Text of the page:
“19th Amendment, The War of the Roses” Art Exhibit Opening Reception at Del Ray Artisans Gallery

Date/Time
Date(s) - Friday, November 6, 2020
7:00 pm - 9:00 pm

Location
Del Ray Artisans Gallery in the Colasanto Center

 


“19th Amendment, The War of the Roses” Art Exhibit at Del Ray Artisans Gallery
Exhibit Dates: November 6-29, 2020
Opening Reception: Friday, November 6 from 7-9pm

Celebrating the 100-year Anniversary of the 19th Amendment, the 19th Amendment, War of the Roses art exhibit at Del Ray Artisans pays tribute to the rights we enjoy today because of the battle won for women’s right to vote in 1920. This amendment not only gave women the right to vote, but also led the way to more overall equality and social reform. The exhibit features artwork by Del Ray Artisans members and local high school students.

Please join us for the opening reception on Friday, November 6 from 7-9pm. Artist awards will be presented by Elizabeth Bennett-Parker, Vice Mayor of Alexandria, in both the high school category and the members category. Special contributions towards awards provided by the Kiwanis Club of Alexandria, Community Partner McD Mateos, and the curators.

The National American Woman Suffrage Association, formed in 1890, adopted the colors white, golden yellow and purple. Symbolizing purity and hope, golden-yellow banners were used in parades to express the spirit of the movement. Soon, yellow roses became an emblem of the suffrage cause. In contrast, anti-suffragists adopted red roses as their symbol. What ensued was a “War of the Roses.” Are you a “suff” or “antis”? Which color rose would you wear? – yellow or red.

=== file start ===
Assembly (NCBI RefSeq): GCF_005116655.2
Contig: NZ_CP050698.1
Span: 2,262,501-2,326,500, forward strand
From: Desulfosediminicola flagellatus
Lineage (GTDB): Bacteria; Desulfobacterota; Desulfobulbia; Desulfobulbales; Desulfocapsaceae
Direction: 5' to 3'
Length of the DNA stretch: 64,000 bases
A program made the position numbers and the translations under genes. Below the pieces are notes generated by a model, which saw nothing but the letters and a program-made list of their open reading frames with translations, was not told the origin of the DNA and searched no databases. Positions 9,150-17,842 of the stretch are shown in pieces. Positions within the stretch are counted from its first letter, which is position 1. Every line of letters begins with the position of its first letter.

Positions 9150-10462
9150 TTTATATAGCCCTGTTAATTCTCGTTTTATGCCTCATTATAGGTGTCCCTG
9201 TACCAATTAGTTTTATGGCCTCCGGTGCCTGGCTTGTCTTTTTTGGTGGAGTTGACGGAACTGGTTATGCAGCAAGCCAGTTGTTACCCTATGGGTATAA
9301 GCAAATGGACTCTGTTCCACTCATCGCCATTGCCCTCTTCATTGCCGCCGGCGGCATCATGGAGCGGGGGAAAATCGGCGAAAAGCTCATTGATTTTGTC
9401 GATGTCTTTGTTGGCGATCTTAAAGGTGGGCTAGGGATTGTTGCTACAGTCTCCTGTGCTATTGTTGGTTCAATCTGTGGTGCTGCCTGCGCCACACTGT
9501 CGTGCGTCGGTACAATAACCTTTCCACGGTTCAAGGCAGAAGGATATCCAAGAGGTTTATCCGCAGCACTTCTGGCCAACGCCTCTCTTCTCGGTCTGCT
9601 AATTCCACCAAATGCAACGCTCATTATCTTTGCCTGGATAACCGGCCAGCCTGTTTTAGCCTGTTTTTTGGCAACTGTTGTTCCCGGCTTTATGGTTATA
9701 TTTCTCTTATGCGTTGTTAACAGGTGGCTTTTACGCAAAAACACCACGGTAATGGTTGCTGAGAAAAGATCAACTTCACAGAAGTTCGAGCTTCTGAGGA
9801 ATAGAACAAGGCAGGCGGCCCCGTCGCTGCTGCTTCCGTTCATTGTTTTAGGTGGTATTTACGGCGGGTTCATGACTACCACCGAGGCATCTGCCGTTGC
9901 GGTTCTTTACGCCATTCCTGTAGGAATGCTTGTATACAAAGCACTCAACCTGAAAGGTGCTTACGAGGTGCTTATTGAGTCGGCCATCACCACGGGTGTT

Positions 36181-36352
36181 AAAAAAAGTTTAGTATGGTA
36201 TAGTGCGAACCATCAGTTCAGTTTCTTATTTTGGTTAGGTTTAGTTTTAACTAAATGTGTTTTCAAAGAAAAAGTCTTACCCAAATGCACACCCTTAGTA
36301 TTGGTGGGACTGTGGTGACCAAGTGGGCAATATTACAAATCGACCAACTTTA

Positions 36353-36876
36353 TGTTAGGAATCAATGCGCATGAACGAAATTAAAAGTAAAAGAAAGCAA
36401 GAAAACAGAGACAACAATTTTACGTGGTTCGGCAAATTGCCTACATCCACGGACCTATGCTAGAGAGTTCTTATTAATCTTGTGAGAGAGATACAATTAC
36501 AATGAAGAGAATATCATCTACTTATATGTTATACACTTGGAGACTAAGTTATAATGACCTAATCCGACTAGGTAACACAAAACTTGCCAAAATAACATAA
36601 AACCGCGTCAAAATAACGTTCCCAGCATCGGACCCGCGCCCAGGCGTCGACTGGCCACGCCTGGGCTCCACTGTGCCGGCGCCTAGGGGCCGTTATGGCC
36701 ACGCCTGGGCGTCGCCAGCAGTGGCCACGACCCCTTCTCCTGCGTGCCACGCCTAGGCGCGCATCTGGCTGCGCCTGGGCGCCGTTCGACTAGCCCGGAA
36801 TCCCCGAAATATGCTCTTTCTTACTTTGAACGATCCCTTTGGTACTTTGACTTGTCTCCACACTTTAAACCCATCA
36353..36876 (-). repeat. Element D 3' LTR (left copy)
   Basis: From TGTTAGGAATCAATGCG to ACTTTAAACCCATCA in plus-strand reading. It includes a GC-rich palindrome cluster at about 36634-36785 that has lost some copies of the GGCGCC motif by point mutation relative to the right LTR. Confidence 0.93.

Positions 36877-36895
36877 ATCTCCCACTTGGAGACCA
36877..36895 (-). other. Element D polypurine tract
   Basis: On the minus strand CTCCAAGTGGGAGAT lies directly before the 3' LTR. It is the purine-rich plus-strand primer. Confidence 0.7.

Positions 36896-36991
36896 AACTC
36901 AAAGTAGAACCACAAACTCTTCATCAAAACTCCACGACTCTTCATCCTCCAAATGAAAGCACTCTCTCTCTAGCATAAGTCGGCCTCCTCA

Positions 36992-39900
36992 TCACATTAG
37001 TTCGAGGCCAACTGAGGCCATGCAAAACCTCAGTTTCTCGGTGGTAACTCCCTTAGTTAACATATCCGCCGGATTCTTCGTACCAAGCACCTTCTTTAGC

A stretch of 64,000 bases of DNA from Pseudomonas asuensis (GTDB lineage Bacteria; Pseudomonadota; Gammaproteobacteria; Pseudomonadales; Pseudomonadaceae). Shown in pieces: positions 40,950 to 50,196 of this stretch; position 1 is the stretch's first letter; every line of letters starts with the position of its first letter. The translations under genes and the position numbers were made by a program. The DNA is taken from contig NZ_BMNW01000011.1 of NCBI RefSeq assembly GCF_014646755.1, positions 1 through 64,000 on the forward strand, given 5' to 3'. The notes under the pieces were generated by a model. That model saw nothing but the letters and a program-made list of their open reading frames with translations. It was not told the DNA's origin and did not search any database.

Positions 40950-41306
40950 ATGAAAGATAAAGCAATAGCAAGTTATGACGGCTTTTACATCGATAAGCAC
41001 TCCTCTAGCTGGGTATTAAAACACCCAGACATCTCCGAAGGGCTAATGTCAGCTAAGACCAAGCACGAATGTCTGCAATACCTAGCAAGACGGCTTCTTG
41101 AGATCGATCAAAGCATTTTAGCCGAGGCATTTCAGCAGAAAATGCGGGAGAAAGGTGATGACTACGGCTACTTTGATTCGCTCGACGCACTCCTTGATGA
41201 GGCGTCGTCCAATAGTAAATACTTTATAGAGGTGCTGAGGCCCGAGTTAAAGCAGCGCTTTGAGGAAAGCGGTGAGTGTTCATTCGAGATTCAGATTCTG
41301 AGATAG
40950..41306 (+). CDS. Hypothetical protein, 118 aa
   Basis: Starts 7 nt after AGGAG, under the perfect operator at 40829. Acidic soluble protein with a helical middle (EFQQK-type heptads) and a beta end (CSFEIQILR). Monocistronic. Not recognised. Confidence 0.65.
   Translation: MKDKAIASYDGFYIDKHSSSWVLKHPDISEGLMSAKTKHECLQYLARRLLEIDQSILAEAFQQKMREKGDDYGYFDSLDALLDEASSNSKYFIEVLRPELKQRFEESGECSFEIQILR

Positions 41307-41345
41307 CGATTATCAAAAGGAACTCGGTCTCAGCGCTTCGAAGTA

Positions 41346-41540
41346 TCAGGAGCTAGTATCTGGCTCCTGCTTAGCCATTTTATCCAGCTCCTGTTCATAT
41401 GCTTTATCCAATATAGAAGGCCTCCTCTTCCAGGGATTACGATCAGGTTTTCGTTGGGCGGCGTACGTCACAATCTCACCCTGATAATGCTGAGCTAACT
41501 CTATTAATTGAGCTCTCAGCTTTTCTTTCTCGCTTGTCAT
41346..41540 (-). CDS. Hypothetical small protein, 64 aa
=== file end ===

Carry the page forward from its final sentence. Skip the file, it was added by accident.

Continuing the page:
Although Harry T. Burn, the youngest member of the Tennessee state legislature wore a red rose on his lapel, his surprising “yea” vote on August 18, 1920, allowed the passing and ratification of the 19th Amendment, which guaranteed women the right to vote, and moved millions of women closer to equality. “Do the right thing” his mother urged him. Harry stands on the right side of history because he did the “right thing.” Ever wonder what life would be like if Harry Burn had voted ‘nay’ to women’s rights?

The 19th Amendment, The War of the Roses exhibit runs November 6-29, 2020 at Del Ray Artisans gallery in the Colasanto Center, 2704 Mount Vernon Avenue, Alexandria, Virginia 22301. Gallery hours are: First Thursdays (April–September) 12-9pm, Thursdays 12-6pm, Fridays 12-9pm, Saturdays 12-9pm, and Sundays 12-6pm. The gallery is free, open to the public, and accessible.

For more information, please visit www.DelRayArtisans.org/exhibits or contact the curators Drew Cariaso ([email protected]) and Amy Kitchin Hower ([email protected]) or Director of Curating Brittany Gabel ([email protected]).